Wednesday, December 18, 2013

quick reflection on the past 3 years

I've been debating whether to write and publish some sort of "best of 2013" post. While reflecting back over the past year, it occurred to me that I originally launched this blog in December. Which means it is currently anniversary month. I could have sworn I've been doing this for two years, but as I look back at the date stamps, I see that the very first post (5 easy tips) that launched www.storytellingwithdata.com was 12/9/10.

Which means it's actually been 3 years.

My, how time has flown by.

On the personal side, this time has been marked by death and birth, divorce and marriage, new cities and known cities, and probably a number of other dichotomies. On the work front, I've been very lucky to be able to grow storytelling with data from a side project into my focus, through this blog and an increasing number of public (including upcoming sessions in Boston & DC in early 2014) and custom workshops throughout the world. It's been an amazing adventure and I'm excited for what the future will bring.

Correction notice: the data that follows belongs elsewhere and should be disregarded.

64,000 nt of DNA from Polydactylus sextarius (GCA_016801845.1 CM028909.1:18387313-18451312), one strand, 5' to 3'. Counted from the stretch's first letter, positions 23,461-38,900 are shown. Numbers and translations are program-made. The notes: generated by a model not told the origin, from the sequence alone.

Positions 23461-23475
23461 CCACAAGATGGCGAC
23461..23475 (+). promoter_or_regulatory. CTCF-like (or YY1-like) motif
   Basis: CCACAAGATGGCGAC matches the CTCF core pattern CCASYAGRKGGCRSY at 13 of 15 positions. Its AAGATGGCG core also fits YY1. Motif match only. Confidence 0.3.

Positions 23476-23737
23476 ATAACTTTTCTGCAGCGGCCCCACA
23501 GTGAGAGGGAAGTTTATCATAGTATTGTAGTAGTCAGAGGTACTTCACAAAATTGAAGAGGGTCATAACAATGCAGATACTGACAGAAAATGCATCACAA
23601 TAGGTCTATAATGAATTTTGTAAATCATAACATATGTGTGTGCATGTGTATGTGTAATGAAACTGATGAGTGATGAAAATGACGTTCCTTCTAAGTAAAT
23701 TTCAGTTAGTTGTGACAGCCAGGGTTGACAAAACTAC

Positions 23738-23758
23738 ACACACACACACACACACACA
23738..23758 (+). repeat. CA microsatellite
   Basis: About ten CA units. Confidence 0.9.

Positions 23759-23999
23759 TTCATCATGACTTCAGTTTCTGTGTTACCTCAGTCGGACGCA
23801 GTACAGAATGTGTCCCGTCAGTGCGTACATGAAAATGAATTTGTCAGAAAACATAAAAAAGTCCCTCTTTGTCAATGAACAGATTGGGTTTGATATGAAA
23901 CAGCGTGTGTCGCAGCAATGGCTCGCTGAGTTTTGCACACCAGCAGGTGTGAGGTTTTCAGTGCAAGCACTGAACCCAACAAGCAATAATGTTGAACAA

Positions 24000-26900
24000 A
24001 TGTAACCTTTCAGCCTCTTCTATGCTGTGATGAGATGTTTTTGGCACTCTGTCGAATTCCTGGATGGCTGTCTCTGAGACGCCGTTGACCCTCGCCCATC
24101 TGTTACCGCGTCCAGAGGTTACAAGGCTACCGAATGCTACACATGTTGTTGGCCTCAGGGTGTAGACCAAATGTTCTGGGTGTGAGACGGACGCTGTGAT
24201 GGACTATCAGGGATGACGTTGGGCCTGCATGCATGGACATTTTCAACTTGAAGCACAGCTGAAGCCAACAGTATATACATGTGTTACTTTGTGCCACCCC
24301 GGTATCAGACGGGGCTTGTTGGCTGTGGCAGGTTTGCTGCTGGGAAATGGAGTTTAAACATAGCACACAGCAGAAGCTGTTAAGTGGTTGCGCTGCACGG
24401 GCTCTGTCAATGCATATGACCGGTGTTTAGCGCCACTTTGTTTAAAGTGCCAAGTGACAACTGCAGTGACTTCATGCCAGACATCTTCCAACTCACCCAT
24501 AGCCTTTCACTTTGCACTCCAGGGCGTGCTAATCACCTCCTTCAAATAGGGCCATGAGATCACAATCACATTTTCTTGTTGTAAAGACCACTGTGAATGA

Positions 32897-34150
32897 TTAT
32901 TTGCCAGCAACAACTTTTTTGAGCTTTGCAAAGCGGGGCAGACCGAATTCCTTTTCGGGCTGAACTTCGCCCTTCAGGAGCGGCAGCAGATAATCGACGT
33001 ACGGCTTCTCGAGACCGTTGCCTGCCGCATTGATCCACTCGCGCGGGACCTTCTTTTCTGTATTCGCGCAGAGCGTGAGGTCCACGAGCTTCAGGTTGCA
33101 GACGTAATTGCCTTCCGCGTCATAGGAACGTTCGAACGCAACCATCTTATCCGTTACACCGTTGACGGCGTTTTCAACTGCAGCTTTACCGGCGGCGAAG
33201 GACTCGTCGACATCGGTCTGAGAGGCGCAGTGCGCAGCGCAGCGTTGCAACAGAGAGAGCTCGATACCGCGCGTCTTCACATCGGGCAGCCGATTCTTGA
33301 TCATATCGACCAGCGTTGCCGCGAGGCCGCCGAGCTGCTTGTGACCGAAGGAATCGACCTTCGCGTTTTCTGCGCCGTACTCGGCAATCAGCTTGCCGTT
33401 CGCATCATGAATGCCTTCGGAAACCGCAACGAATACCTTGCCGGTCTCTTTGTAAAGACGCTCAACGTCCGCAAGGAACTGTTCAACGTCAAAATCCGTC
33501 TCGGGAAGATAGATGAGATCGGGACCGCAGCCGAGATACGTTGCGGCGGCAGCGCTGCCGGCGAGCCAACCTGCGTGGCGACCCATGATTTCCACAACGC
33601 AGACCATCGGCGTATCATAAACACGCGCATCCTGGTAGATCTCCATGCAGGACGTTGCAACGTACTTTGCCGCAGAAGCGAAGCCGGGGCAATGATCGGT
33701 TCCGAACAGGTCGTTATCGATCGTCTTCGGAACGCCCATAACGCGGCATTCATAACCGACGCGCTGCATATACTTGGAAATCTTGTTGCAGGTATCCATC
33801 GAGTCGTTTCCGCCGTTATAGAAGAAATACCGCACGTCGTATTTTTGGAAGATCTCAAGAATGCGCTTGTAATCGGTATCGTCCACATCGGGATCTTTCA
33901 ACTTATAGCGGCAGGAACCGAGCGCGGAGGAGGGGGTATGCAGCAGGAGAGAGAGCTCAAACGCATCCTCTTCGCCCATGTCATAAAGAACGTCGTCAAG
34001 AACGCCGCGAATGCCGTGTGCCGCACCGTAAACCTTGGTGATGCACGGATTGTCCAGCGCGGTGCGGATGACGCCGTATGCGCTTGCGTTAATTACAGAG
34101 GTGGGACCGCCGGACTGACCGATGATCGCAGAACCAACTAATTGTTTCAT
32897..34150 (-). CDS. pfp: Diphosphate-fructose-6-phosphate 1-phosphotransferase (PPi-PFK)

I'll keep this reflection relatively short. It seems unfitting to write a post like this without some links back to historical posts, so I'll list for you the top 10 most-viewed posts to date:
  1. how to do it in excel
  2. no more excuses for bad simple charts: here's a template
  3. the waterfall chart
  4. my penchant for horizontal bar graphs
  5. strategies for avoiding the spaghetti graph
  6. chart chooser
  7. logic in order
  8. and the winner is...
  9. slopegraph template
  10. the power of simple text
Very big thanks to everyone who is reading this. I wish you and your loved ones a fantastic holiday season. I look forward to continuing to learn and share with you in 2014.

On that note, if there are any specific topics you'd like me to focus on here in the near year, please leave a comment with your idea(s).